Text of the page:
Talk:Taraf de Haïdouks

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A anon recently changed "Haidouk" to "Haïdouk". I presume that is the Turkish? I don't believe I've seen it written that way on materials from the group themselves (who are Romanian, and "ï" does not exist in Romanian). But I'm not of either of these nationalities. Can someone with more of a clue clarify? -- Jmabel 02:53, Sep 27, 2004 (UTC)

And now (about 2 years after that last remark) the explanation of "haiduc" has been changed from thief or bandit to outlaw. Is that right? An outlaw is someone with the specific status that they have been deemed to be outside the protection of the law and anyone is free to kill them. I don't believe that "haiduc" carries that connotation at all, but I'm not native in Romanian and don't speak any Turkish, so perhaps I am wrong. - Jmabel | Talk 19:40, 1 September 2006 (UTC)

In a Romanian context, it is generally used for "outlaw", and is virtually always Robin Hoodesque. It is probable that it was used as "thief" etc in the very beginning, but Romanian only kept this meaning. (Main meaning on DEX online: "Om care, răzvrătindu-se împotriva asupririi, îşi părăsea casa şi trăia în păduri, singur sau în cete, jefuind pe bogaţi şi ajutând pe săraci"). Btw, I think all problems could be avoided altogether by simply giving "the taraf of the hajduks", and none other, as a translation. Dahn 20:45, 1 September 2006 (UTC)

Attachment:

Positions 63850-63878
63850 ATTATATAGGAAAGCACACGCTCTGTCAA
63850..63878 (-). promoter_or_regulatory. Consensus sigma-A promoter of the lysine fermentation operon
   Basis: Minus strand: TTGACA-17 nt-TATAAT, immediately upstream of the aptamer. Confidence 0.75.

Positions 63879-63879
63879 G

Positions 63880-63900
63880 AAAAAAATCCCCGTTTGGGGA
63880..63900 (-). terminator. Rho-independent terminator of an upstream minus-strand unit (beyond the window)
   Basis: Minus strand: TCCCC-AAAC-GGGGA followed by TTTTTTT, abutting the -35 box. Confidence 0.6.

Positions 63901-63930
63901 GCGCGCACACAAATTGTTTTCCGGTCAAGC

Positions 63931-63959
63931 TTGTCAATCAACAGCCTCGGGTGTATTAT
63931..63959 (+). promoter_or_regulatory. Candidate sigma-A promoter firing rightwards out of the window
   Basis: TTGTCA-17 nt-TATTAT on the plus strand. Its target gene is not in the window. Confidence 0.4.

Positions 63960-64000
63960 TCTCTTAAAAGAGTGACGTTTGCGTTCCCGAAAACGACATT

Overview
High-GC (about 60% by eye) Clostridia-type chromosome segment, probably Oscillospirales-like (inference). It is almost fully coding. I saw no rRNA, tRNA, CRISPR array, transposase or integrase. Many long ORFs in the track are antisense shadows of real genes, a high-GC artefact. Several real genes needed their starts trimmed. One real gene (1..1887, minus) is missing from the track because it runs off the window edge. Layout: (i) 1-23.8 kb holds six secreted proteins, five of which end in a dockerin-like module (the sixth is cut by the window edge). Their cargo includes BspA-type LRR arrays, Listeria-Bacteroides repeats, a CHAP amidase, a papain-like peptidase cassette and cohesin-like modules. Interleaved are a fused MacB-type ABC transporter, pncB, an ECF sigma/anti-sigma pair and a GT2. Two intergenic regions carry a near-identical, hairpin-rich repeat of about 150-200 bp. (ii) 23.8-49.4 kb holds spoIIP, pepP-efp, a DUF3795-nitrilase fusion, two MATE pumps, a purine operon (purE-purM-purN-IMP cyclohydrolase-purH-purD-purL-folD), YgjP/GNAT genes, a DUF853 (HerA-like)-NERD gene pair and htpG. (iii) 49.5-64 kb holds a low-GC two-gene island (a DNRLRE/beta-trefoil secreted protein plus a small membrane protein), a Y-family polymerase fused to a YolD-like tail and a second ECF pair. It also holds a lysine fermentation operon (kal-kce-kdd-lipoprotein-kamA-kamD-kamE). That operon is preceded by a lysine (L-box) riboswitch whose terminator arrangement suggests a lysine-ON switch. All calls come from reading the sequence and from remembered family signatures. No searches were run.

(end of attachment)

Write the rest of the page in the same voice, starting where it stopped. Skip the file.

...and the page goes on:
The linked article hajduk (not really a translation, because it is barely even a loan word in English) mentions both "outlaw" and "highwayman". Odd that it doesn't mention "bandit" or "brigand", both of which fall between those in connotation. - Jmabel | Talk 23:57, 1 September 2006 (UTC)

"Haiduc" (Romanian spelling) is a slavic (and not Turkish) word. An archaic word meaning "outlaw" but with a political or idealistic connotation, differing from "lotru" or "fur"(bandit, also arhaic). "Haïdouk" is an English transliteration (like "hajduk" in German).

"Taraf" is a Turkish origin word, meaning primarily "band", exclusively for folkloric music; while dictionaries keep - as archaic - the meaning of "gang", very few people today would understand it as such (I actually first found this "translation" in this article).merry (really) 16:00, 1 October 2006 (UTC)

In fact Haiduc originally meant mercenary in time it changed his meaning. I don't know if it's a Slavic word, it's common throughout the Balkans also used by Hungarians, Bulgarians, Serbs —The preceding unsigned comment was added by (talkcontribs) 18 November 2006.

Taraful Din Clejani[edit]

Is Taraful Din Clejani another name for the same band? AJseagull1 (talk) 00:29, 31 August 2008 (UTC)

Dates are wrong in the opening paragraph[edit]

How were they discovered by ethnomusicologists in 1983 if they formed in 1989? —Preceding unsigned comment added by (talk) 17:55, 13 March 2010 (UTC)

External links modified[edit]

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